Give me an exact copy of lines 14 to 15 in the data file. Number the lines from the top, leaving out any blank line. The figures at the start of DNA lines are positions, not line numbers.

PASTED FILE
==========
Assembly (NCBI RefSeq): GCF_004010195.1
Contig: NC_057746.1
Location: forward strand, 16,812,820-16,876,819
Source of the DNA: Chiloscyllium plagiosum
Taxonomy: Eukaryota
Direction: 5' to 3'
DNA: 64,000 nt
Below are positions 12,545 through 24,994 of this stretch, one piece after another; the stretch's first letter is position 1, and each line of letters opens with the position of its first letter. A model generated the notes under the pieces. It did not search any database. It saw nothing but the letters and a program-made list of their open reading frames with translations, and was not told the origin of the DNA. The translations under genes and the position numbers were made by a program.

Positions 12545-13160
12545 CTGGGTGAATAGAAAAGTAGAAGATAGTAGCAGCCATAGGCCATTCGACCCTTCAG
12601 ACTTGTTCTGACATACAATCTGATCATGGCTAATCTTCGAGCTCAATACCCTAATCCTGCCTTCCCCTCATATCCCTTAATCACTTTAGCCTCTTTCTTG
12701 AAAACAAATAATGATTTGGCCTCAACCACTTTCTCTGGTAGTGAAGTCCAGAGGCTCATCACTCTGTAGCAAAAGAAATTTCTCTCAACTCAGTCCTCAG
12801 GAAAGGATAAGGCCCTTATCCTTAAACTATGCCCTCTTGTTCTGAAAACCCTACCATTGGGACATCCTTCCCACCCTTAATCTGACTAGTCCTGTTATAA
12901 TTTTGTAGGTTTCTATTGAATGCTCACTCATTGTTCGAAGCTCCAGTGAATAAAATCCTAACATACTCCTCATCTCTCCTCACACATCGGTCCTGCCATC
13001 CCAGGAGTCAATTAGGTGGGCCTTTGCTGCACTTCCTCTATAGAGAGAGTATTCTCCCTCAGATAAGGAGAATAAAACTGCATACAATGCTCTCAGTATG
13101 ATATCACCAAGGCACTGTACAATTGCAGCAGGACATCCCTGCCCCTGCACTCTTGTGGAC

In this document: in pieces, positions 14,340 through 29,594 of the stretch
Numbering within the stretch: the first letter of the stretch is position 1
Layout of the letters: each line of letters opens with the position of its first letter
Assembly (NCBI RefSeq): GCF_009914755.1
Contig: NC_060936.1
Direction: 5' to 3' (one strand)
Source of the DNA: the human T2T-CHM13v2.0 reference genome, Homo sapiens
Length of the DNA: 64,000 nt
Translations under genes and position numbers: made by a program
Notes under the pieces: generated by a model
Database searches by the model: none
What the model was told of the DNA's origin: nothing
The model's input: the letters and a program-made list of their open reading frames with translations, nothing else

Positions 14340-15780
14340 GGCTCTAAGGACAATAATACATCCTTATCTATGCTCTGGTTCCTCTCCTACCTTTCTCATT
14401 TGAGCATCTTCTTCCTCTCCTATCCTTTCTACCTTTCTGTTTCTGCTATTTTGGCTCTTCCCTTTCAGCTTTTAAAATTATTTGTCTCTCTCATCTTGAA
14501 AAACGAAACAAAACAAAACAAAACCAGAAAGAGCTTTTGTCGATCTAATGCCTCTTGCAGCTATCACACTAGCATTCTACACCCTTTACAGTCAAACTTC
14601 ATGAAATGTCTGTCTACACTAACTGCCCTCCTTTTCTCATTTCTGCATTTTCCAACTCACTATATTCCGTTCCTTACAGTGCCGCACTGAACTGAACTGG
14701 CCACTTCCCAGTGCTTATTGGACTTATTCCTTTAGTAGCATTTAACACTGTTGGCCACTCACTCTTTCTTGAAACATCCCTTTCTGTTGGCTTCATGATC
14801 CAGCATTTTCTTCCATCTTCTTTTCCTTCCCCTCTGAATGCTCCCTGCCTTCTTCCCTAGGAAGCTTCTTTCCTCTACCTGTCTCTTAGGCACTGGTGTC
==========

12901 TTTTGTAGGTTTCTATTGAATGCTCACTCATTGTTCGAAGCTCCAGTGAATAAAATCCTAACATACTCCTCATCTCTCCTCACACATCGGTCCTGCCATC
13001 CCAGGAGTCAATTAGGTGGGCCTTTGCTGCACTTCCTCTATAGAGAGAGTATTCTCCCTCAGATAAGGAGAATAAAACTGCATACAATGCTCTCAGTATG